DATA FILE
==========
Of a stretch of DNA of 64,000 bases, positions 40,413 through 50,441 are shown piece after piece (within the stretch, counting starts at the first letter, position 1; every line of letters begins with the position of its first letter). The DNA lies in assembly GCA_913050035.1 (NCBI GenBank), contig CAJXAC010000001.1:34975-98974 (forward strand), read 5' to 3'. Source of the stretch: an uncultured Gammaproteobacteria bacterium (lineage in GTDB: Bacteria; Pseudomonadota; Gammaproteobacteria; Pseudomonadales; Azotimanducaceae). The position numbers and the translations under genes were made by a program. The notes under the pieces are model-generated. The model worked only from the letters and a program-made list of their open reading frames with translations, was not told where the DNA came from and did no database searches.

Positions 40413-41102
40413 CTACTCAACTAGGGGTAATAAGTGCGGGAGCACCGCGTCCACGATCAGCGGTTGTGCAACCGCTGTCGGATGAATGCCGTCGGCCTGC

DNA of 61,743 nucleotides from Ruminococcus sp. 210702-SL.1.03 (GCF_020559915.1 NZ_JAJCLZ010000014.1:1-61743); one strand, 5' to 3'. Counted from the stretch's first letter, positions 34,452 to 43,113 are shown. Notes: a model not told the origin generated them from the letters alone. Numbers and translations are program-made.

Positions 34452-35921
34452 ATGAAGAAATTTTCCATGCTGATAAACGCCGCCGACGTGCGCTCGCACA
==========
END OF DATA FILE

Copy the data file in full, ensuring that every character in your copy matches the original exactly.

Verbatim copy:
Of a stretch of DNA of 64,000 bases, positions 40,413 through 50,441 are shown piece after piece (within the stretch, counting starts at the first letter, position 1; every line of letters begins with the position of its first letter). The DNA lies in assembly GCA_913050035.1 (NCBI GenBank), contig CAJXAC010000001.1:34975-98974 (forward strand), read 5' to 3'. Source of the stretch: an uncultured Gammaproteobacteria bacterium (lineage in GTDB: Bacteria; Pseudomonadota; Gammaproteobacteria; Pseudomonadales; Azotimanducaceae). The position numbers and the translations under genes were made by a program. The notes under the pieces are model-generated. The model worked only from the letters and a program-made list of their open reading frames with translations, was not told where the DNA came from and did no database searches.

Positions 40413-41102
40413 CTACTCAACTAGGGGTAATAAGTGCGGGAGCACCGCGTCCACGATCAGCGGTTGTGCAACCGCTGTCGGATGAATGCCGTCGGCCTGC

DNA of 61,743 nucleotides from Ruminococcus sp. 210702-SL.1.03 (GCF_020559915.1 NZ_JAJCLZ010000014.1:1-61743); one strand, 5' to 3'. Counted from the stretch's first letter, positions 34,452 to 43,113 are shown. Notes: a model not told the origin generated them from the letters alone. Numbers and translations are program-made.

Positions 34452-35921
34452 ATGAAGAAATTTTCCATGCTGATAAACGCCGCCGACGTGCGCTCGCACA